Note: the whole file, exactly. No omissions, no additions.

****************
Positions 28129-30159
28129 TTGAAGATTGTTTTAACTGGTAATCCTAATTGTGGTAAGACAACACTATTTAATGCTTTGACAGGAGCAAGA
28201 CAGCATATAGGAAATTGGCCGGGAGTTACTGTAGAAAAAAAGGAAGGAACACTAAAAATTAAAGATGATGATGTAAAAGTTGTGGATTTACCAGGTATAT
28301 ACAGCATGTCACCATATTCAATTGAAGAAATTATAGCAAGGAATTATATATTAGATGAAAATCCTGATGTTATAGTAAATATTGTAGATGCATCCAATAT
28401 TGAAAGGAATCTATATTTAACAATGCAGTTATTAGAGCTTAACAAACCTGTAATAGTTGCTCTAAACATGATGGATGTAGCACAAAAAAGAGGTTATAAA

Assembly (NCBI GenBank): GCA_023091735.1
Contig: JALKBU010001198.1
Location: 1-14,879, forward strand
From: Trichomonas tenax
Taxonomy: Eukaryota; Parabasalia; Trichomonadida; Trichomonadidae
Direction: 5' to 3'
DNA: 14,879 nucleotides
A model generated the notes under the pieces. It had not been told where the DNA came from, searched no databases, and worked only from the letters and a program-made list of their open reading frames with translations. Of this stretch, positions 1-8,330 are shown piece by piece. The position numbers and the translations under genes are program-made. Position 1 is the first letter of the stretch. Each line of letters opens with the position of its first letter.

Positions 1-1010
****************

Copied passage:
Positions 28129-30159
28129 TTGAAGATTGTTTTAACTGGTAATCCTAATTGTGGTAAGACAACACTATTTAATGCTTTGACAGGAGCAAGA
28201 CAGCATATAGGAAATTGGCCGGGAGTTACTGTAGAAAAAAAGGAAGGAACACTAAAAATTAAAGATGATGATGTAAAAGTTGTGGATTTACCAGGTATAT
28301 ACAGCATGTCACCATATTCAATTGAAGAAATTATAGCAAGGAATTATATATTAGATGAAAATCCTGATGTTATAGTAAATATTGTAGATGCATCCAATAT
28401 TGAAAGGAATCTATATTTAACAATGCAGTTATTAGAGCTTAACAAACCTGTAATAGTTGCTCTAAACATGATGGATGTAGCACAAAAAAGAGGTTATAAA

Assembly (NCBI GenBank): GCA_023091735.1
Contig: JALKBU010001198.1
Location: 1-14,879, forward strand
From: Trichomonas tenax
Taxonomy: Eukaryota; Parabasalia; Trichomonadida; Trichomonadidae
Direction: 5' to 3'
DNA: 14,879 nucleotides
A model generated the notes under the pieces. It had not been told where the DNA came from, searched no databases, and worked only from the letters and a program-made list of their open reading frames with translations. Of this stretch, positions 1-8,330 are shown piece by piece. The position numbers and the translations under genes are program-made. Position 1 is the first letter of the stretch. Each line of letters opens with the position of its first letter.

Positions 1-1010